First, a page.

Alison Lloyd's newsletter #15
On Mother’s Day, I was thinking how fiction often emphasises the negative in mother-child relationships. Yes, they’re complex, but they can have so much life in them too. I hope this newsletter evokes some of the goodness for you.
Scroll down for:
two brand new very short stories from me
how to dig for family treasure in the Trove website
First, here’s a reflective piece I wrote after Mother’s Day.
The Bride Doll
by Alison Lloyd
My youngest sibling was due on 25th December — a Christmas present for us, according to the adults. I wasn’t so convinced. I didn’t want a baby nearly as much as I wanted a bride doll. I had fallen in love with the romance of long hair and long dresses, the femininity that shimmers in a white cloud of beauty like a fragrance.
I was six. I was going to school with my little sister, learning to read and write and choose best friends based on who wore nice ribbons and had the most Barbies. Just before Christmas, we trailed home on foot — hatless, thirsty, heads burning — along new concrete footpaths to our shade-less new house. Mum had made cookies and bought lemonade to celebrate the start of holidays. The kitchen smelt like baked choc chips and hot sewing-machine oil. The heat from the oven wilted all of us, melting us over the vinyl stools. Reality is often stickier and sweatier than imagination, domestic dreams included.
My new sibling also lagged in the heat. She decided to overstay in the Mum oven and didn’t arrive for Christmas after all. But my bride doll did. She was waiting for me under the Christmas tree. Not a Barbie, but a foot-high, dark-eyed girl, who gazed on the world with a mystical expression of serenity. A white veil and long layers of gauzy tulle floated around her, all sewn by Mum.
How did my mum do it? She must have perched her pregnant self on a kitchen stool, to focus on the tiny seams in the window light, facing the street we would soon come up. She must have pieced together minutes and hours, repurposed offcuts of her time, pinned together love and skill, and sewn it up with hope. The hope that maybe her idealist, dissatisfied eldest would like this Christmas present.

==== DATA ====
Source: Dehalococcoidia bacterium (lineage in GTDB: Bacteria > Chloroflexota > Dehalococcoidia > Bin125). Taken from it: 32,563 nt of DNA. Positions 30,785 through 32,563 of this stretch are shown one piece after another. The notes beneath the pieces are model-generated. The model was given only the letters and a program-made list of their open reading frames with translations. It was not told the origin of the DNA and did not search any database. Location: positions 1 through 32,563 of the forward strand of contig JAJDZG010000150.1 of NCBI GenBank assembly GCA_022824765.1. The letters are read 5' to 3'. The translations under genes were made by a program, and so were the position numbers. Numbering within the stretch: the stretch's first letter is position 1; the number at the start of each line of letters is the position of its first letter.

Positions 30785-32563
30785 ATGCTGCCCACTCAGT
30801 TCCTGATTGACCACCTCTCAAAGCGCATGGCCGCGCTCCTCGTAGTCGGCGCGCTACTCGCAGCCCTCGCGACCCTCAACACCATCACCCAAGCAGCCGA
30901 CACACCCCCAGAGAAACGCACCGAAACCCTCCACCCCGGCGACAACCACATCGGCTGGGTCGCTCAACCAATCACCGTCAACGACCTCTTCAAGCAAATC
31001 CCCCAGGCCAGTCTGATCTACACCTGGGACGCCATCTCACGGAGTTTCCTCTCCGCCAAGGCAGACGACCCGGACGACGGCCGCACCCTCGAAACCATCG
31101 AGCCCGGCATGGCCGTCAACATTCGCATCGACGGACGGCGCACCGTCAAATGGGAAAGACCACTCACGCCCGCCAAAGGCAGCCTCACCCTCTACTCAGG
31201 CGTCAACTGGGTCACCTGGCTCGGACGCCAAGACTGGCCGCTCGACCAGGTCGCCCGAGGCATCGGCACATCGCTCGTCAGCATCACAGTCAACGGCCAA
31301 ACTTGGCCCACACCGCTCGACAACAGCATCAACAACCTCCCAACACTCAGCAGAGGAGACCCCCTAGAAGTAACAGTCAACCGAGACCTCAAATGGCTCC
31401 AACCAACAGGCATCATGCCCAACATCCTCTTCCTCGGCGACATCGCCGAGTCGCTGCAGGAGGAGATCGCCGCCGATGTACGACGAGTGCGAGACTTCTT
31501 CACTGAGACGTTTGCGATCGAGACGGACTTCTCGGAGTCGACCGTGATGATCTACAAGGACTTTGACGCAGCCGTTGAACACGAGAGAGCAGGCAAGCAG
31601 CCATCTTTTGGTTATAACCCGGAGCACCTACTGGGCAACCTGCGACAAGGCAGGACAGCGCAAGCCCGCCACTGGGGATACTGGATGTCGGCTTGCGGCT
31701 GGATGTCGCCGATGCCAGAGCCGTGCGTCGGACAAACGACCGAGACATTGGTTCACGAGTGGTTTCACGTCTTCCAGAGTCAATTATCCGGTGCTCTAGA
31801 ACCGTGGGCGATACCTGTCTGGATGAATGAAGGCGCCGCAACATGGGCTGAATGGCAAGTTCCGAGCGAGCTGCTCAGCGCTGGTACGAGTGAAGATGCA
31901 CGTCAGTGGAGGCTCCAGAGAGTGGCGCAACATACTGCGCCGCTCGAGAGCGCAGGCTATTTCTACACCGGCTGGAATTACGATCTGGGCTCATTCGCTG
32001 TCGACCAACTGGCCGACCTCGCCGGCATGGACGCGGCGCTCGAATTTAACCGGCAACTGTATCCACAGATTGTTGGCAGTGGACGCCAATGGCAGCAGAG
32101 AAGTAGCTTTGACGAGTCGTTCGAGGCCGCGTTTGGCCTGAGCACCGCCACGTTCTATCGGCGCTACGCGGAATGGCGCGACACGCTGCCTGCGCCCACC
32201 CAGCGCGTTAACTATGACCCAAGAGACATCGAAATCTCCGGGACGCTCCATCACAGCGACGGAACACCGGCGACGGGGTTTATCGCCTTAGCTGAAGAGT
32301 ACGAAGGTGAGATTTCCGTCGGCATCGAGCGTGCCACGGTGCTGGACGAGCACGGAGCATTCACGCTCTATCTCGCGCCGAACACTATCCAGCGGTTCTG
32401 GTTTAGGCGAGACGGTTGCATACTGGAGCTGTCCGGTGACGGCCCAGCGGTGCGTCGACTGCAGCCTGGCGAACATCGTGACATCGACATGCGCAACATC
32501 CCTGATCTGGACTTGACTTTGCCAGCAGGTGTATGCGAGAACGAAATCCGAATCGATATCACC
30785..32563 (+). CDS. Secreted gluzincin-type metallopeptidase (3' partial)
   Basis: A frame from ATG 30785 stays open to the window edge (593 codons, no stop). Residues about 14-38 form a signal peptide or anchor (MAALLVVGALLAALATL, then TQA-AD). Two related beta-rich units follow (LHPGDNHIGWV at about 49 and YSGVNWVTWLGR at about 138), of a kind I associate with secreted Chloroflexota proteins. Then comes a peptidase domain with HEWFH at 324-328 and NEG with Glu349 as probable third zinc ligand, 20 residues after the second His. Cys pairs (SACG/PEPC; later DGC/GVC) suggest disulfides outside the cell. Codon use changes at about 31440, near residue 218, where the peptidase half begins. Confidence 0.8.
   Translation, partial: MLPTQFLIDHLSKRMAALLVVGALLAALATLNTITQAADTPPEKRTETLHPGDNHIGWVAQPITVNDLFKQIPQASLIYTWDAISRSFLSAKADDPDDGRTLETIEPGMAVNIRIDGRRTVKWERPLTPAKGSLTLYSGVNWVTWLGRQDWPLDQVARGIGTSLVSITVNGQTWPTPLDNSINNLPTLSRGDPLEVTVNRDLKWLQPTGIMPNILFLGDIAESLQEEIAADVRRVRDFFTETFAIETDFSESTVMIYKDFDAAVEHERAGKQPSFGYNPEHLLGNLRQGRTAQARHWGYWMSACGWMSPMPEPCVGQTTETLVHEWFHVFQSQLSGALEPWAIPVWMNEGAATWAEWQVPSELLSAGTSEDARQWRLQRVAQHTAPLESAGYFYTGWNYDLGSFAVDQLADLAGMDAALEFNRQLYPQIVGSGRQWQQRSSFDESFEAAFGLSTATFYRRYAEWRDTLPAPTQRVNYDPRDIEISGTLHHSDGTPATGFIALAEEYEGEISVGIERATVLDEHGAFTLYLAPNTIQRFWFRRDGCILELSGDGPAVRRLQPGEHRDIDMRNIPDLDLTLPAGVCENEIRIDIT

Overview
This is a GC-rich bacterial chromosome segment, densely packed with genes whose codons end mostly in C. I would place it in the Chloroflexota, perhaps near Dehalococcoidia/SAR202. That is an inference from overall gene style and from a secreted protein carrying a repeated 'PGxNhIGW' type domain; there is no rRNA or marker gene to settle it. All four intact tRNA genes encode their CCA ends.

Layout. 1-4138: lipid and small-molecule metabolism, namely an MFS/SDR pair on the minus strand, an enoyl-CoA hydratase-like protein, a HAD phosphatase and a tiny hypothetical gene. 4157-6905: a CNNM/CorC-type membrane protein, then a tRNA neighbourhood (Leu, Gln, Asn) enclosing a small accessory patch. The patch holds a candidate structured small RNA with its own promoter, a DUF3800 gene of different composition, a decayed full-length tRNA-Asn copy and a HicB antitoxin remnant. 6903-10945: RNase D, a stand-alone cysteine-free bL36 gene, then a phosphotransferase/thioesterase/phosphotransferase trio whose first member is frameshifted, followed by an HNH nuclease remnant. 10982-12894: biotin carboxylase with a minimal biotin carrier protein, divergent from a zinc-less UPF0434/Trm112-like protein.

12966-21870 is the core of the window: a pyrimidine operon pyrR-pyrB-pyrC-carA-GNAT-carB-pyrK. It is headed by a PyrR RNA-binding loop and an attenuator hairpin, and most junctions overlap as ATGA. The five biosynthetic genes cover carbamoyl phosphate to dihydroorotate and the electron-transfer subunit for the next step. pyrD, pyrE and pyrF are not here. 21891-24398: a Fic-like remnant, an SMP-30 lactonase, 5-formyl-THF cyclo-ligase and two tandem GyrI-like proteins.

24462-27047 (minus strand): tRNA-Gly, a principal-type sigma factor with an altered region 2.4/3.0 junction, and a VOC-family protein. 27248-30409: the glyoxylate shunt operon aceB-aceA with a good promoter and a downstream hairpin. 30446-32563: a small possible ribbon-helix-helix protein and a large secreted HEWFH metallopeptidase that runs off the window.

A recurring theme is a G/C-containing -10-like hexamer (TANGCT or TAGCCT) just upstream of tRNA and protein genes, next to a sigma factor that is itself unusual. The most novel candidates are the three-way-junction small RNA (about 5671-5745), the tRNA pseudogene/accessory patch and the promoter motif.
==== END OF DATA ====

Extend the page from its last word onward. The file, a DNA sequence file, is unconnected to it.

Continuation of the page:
It doesn’t take long before we’re not satisfied with what we have. Mum may have felt that hurt and disappointment, as she listened to our complaints, and the new baby turned and kicked within her. After two of us, Mum already knew – a woman doesn’t become a mother without pain. But still, she handmade a bridal gown for me, her daughter, sewing her dreams and mine into substance.
As much as it’s ever possible, that’s what mothers do for their kids.
Finding Family Treasure
All families create a legacy for future generations. If you’re curious about your family’s past, or the history of your area, you might be interested in a research tool I use.
Trove is a website set up by the National Library of Australia. It’s free. I’ve recently been exploring Melbourne in 1888 there. But you could also use Trove to trace your family or your community back into the past. You can read old newspapers, photos, paintings, maps and even audio files.
in the Search box put in your surname, and the region or suburb where you think your grandparents lived (for copyright reasons, Trove isn’t so useful after the 1940s)
click on the links for newspapers and images
Any joy? A full name, a street name, or an occupation or a hobby are useful search terms too. There’s a help page here — https://trove.nla.gov.au/help. Trove is a rabbit hole — sometimes all hole and no rabbit. But it can turn up some fun finds.
Thinking I should try out my own advice, I searched Images for the name of Trevor Lloyd, a great-great uncle (or thereabouts). He was a New Zealander, but even so the search turned up his lovely sketch of a Melbourne artist:
Under his initials, there’s a little cartoon and inscription. Apparently in Maori ‘Ka pai Te Wahine’ means ‘The woman is good!’ Love it.
If you’re reading this outside Australia, Trove may be less interesting, but try your own national library website and see what it offers.
More Family-themed Fiction
I entered another 48 hour short story competition recently. I had to write a drama in the tiny space of no more than 100 words, including the word ‘ready’ and the action of finding cash. Hope you enjoy the result :)
by Alison Lloyd
I’d got stuck, so I cleaned out.
The first coin I found was a drachma in Grandpa’s tweed jacket. The owl eyed me when I took it from its nesting hole. The silver had greyed with Gramps’ fingering.
‘No inheritance from me,’ he’d winked. ‘I squandered it wandering.’
Yet here it was. I thumbed the surface and put it on my desk.
An Asian circle fell from his suitcase. As I shook the pockets, featherlight pfennigs and heavyweight crowns rained, clinking.
I laid a trail of them to the monitor – a mottled path of stepping-stones.
‘Go,’ they said. ‘You’re ready.’
Finally, thank you to everyone who has liked, commented and responded to my emails. I really appreciate readers. I like knowing what you liked, and what you thought.
Till next month, blessings and best wishes — may you see the stepping stones ahead of you!